Colours are represented as hex values, and if you are familiar with CSS (Cascading Style Sheets, used to control and decorate web content), then you will be at home. If not then don’t panic as there are plenty of online resources to help.
The colours are broken down into six values after ‘0x’
ff 00 ,00 and they refer to Red, Green and Blue values. To turn on a neopixel colour we set that colour to ‘ff’ and if we do not wish to turn any other colours on we set them to ‘00’. So, for example, our first command to turn on the neopixels will turn them on Red only.
Then we sleep for 0.2 seconds.
Then we repeat the process, this time we turn both neopixels to Green.
The final two lines set the neopixels to Blue, and then pause the code for 0.2 seconds.
With the final press of the Enter key, the neopixels will come to life, be careful! They are really bright and can cause headaches if used for a long duration.
With Project 2 in the bag, we move to Project 3.
Project 3: Sensors
The EMF Camp badge is full of sensors. For humidity, magnetic flux, light levels and in this quick project, temperature.
Again we are in the Python shell/REPL and after every line of code we should press Enter to move on.
We start by importing the Sensors class from the TiLDA library and then import the sleep function from the time library.
from tilda import Sensors from time import sleep
Next we create a loop, this will repeatedly run the code that we write inside of it.
Each time the loop goes round, we need to capture the temperature, and to do that we create a variable called ‘temperature’ and in there we store the output of running the ‘Sensors.get_tmp_temperature()’ function. This will return the temperature in Celsius.
temperature = Sensors.get_tmp_temperature()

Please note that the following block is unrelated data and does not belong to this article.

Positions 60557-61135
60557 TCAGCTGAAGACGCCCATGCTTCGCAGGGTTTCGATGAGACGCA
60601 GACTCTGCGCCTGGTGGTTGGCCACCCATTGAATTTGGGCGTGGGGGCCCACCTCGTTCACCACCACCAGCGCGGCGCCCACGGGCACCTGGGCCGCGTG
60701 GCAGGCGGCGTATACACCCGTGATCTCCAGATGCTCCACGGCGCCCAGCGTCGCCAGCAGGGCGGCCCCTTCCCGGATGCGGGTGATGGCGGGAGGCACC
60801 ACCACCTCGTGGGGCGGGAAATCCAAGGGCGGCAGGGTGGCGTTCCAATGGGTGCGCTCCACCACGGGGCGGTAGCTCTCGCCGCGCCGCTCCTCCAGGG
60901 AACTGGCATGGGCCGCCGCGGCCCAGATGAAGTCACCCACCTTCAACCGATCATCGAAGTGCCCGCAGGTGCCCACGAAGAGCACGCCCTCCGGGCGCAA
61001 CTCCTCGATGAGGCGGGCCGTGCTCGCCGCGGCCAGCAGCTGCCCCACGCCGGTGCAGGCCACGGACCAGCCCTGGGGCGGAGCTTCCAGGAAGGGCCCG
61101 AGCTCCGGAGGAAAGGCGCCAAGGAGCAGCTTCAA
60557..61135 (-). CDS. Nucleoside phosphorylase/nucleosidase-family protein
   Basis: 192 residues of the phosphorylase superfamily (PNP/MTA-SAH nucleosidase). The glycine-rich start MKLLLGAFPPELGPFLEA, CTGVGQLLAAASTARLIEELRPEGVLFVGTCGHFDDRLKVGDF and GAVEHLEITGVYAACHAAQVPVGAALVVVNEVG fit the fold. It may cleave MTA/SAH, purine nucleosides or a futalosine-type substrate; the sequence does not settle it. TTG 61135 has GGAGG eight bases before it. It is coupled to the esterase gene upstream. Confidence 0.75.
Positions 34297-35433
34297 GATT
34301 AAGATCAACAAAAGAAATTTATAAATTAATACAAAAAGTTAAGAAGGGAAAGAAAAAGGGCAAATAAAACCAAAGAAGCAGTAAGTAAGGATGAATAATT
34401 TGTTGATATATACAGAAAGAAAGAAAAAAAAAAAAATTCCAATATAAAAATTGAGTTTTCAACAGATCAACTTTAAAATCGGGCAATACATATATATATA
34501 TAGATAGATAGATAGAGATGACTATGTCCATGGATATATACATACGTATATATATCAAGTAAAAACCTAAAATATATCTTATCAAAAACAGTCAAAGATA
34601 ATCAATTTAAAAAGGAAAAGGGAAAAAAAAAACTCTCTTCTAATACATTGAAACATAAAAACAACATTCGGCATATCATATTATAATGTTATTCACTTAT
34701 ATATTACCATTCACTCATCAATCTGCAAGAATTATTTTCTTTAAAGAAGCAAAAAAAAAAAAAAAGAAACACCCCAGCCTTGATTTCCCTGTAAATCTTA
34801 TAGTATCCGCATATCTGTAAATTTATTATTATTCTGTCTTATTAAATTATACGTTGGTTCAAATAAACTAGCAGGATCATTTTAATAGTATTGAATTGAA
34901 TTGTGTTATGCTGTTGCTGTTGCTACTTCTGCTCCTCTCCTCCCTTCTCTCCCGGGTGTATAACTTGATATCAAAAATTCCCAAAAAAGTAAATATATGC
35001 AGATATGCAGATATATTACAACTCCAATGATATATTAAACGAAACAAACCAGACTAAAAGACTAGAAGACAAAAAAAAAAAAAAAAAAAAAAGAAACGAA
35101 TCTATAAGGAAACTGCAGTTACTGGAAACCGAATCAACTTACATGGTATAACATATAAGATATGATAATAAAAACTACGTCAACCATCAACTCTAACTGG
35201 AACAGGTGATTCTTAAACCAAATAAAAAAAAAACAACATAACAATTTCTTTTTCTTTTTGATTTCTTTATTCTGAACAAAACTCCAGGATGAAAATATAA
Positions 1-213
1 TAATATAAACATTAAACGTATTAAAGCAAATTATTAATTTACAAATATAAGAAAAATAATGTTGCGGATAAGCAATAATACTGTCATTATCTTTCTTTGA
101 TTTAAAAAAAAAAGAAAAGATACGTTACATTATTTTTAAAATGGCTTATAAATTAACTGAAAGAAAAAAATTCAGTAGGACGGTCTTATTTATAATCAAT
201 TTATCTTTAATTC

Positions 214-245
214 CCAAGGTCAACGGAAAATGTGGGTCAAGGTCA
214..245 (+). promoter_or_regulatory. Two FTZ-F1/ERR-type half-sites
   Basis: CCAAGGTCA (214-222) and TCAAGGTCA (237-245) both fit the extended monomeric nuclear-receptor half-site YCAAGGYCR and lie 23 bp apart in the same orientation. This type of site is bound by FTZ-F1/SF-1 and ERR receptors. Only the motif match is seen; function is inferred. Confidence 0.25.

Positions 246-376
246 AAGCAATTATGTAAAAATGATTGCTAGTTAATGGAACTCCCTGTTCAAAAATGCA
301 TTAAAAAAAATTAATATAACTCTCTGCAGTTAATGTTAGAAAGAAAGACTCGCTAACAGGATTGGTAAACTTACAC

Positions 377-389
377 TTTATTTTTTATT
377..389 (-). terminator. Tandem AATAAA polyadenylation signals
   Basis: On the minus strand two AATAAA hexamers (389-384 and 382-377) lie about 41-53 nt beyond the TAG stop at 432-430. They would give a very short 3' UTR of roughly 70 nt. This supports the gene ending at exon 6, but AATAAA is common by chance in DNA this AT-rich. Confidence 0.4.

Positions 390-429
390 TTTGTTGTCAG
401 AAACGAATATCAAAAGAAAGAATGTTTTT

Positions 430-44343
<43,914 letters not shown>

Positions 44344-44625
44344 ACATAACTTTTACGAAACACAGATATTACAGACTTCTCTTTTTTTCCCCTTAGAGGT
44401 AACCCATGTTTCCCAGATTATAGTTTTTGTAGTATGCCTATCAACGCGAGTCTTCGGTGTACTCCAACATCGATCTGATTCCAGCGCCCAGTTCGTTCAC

With the temperature stored in our variable, we next print the temperature to the Python shell, before sleeping for 1 second and then repeating the loop.
With the final press of the Enter key, you will see the temperature scroll across the screen!
On to the final project, and we saved the best till last!
Project 4: Sending SMS
To complete this Project, you will need to turn off the badge, install the sim card, and then reconnect as per your operating system and the guidance above.
Yes, you read that correctly, you can send an SMS from a badge, in fact, you can also make phone calls! All you need to do is pop a sim card in, we had a spare giffgaff sim that we used for testing. We next long press Menu on the badge, and then select “4: Phone” to change the settings. Option 8 in the new menu will enable us to change the Operator from EMF to whoever the sim card belongs to. This will trigger the sim to auto setup as per the network operators settings, and we can now start sending SMS using Python!
In the Python shell / REPL type the following, line by line. Press Enter at the end of each line to move on.
We start by importing the sim800 library, used to directly access the sim/phone services.
Then from the sim800 library we call the “sendsms” function and this takes two parameters. The first parameter is the number which we want to text, and the second is the message. Each of these parameters must be inside “ “ as they are passed as strings to the function.
sim800.sendsms("Number to text","Message to send")
Press Enter and in a few moments your message will be sent.
Conference badges are now more sophisticated and fun, we can use them to make projects, name badges, calls, texts. Thanks to Micro Python we also have a stable and easy to use platform that is very similar to its desktop counterpart.
But here is something that may interest you, dear reader. All four of these projects can be mashed together. So we can have a badge that will check the temperature, and if it goes over a certain threshold, it will trigger the neopixels to light up and send an SMS to our phone, all we need to do is add a few more lines of code and we can do it!